An Egyptian court on Sunday defied global calls for the freedom of 23 democracy and human rights activists, sentencing them to three years in jail each for allegedly demonstrating against an anti-protest law.
The defendants were hit with the maximum jail sentence allowed under the law, fines of approximately $1,390 each, and three years of police surveillance following their release. Among those sentenced are human rights campaigners Sanaa Seif and Yara Sallam and photojournalist Abdel Rahman Mohamed.
The ruling was condemned on Twitter:
The defendants were arrested in June for allegedly participating in a demonstration near Cairo's presidential palace to urge the release of jailed activists, including prominent blogger Alaa Abdel Fattah, detained under Egypt's new anti-protest law.
The law was passed in 2013 by Egypt's interim government, which was installed by the army. The legislation requires Egyptians to attain state permission for gatherings of more than ten people and expands police power to repress protests. Critics say the rule, which has contributed to tens of thousands of arrests, is part of a "draconian" crackdown on dissent, driven by the regime of coup leader and current president Abdelfattah Al Sisi.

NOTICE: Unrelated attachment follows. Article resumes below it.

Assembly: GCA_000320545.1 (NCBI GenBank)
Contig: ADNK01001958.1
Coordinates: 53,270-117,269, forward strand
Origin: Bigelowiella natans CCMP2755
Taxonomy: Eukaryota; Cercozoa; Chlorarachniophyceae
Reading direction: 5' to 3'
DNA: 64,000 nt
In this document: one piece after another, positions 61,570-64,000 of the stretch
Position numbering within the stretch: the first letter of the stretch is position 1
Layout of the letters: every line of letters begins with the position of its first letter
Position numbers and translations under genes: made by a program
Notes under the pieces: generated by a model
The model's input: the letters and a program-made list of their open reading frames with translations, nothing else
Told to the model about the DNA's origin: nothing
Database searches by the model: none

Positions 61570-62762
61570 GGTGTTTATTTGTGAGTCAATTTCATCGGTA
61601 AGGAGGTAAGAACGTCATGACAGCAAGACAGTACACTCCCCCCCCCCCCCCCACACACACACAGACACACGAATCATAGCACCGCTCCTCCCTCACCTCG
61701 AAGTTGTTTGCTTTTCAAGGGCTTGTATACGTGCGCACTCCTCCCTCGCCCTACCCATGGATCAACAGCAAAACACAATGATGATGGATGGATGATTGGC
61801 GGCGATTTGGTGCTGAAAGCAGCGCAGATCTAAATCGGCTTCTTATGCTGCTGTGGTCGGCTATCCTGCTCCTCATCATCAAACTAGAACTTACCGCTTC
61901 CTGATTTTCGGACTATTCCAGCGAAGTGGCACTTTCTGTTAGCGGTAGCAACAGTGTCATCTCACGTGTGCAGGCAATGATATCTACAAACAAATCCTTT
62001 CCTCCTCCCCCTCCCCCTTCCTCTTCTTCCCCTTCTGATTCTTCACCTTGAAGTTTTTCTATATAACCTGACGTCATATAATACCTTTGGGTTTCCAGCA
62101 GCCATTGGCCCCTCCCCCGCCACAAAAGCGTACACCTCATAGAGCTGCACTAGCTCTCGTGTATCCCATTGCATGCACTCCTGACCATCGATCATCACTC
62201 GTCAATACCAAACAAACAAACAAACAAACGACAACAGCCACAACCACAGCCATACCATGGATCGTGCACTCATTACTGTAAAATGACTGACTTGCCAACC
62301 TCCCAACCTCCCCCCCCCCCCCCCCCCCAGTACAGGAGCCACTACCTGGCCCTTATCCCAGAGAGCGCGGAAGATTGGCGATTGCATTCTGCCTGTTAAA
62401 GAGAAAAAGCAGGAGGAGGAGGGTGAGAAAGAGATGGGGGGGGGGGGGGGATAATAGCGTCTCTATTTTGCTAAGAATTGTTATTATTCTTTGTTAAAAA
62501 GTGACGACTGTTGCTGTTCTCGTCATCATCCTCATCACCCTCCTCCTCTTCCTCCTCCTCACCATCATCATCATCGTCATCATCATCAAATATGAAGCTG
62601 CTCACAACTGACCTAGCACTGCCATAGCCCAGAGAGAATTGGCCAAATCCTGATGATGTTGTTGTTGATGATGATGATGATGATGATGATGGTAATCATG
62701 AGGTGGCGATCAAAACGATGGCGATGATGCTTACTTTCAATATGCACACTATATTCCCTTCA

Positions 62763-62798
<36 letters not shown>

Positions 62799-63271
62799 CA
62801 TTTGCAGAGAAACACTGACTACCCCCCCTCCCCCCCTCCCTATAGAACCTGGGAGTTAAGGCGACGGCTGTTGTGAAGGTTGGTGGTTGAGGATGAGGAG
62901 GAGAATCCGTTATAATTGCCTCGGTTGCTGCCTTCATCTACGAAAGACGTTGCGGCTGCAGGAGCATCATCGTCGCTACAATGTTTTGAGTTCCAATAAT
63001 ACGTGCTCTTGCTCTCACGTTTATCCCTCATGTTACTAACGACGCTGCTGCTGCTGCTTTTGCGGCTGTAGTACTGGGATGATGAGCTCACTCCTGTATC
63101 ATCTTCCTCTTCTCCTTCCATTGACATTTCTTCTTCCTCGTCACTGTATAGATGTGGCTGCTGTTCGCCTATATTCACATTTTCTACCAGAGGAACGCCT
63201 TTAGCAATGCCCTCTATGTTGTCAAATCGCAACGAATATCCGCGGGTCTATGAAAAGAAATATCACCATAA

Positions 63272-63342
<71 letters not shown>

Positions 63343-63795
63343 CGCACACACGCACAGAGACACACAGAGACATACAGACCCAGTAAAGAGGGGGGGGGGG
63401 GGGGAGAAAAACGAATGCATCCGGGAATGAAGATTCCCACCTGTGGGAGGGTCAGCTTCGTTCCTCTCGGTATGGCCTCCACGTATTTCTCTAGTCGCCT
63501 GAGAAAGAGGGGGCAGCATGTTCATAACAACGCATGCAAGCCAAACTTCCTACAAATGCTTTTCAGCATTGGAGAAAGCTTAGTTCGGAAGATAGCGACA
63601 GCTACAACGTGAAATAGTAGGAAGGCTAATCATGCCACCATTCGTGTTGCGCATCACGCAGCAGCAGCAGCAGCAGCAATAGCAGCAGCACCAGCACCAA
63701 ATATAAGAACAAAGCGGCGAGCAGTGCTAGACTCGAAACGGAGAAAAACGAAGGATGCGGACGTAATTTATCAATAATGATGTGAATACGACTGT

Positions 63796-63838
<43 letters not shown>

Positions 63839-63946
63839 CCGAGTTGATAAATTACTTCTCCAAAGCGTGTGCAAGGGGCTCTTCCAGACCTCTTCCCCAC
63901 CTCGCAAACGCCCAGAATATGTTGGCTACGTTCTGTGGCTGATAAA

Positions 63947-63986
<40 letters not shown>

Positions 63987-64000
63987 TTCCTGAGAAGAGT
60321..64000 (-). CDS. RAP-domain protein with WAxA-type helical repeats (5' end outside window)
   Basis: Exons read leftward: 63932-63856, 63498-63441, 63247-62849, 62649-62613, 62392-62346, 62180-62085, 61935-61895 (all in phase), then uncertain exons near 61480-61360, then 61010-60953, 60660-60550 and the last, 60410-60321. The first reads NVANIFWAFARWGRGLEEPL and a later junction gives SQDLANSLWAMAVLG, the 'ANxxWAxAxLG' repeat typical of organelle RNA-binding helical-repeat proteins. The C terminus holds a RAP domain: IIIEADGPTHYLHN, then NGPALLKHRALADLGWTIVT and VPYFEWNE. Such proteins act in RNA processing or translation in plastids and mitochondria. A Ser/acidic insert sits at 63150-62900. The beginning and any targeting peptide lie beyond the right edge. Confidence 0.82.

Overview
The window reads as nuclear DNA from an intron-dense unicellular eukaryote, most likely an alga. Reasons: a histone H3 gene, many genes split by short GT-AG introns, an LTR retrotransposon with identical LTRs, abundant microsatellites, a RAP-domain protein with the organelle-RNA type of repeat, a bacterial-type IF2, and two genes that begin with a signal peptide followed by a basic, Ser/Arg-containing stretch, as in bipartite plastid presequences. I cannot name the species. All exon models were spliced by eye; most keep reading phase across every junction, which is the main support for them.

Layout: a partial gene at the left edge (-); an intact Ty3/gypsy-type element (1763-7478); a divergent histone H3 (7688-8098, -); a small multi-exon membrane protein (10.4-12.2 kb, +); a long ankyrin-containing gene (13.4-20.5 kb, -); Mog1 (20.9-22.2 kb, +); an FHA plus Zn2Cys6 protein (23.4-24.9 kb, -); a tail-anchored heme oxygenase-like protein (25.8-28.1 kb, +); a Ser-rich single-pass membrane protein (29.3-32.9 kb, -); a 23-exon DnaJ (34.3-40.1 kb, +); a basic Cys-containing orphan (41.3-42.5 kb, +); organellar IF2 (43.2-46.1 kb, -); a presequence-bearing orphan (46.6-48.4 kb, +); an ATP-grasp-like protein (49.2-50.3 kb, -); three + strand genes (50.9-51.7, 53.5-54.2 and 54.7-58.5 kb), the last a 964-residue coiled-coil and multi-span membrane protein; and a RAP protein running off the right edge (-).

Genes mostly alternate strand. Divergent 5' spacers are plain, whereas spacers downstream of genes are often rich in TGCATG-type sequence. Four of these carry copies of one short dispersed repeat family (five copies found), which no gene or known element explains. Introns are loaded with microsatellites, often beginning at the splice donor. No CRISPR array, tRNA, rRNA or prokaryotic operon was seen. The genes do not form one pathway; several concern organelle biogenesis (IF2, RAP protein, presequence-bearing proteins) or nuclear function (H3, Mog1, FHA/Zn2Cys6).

In addition to charges under the protest law, the defendants were also found guilty of offenses including destruction of property. The ruling is subject to appeal.
"[T]he charges are almost certainly baseless and the defendants are likely to be prisoners of conscience detained solely for their exercise of the rights to freedom of expression and peaceful assembly," declared Amnesty International in a statement issued last month.
Independent journalist Sharif Abdel Kouddous reports on Twitter:
— Sharif Kouddous (@sharifkouddous) October 26, 2014
Despite demands across Egypt and the world for the release of the defendants and others facing repression, the United States, which is a financial backer of the Egyptian government, has remained largely silent about its human rights abuses.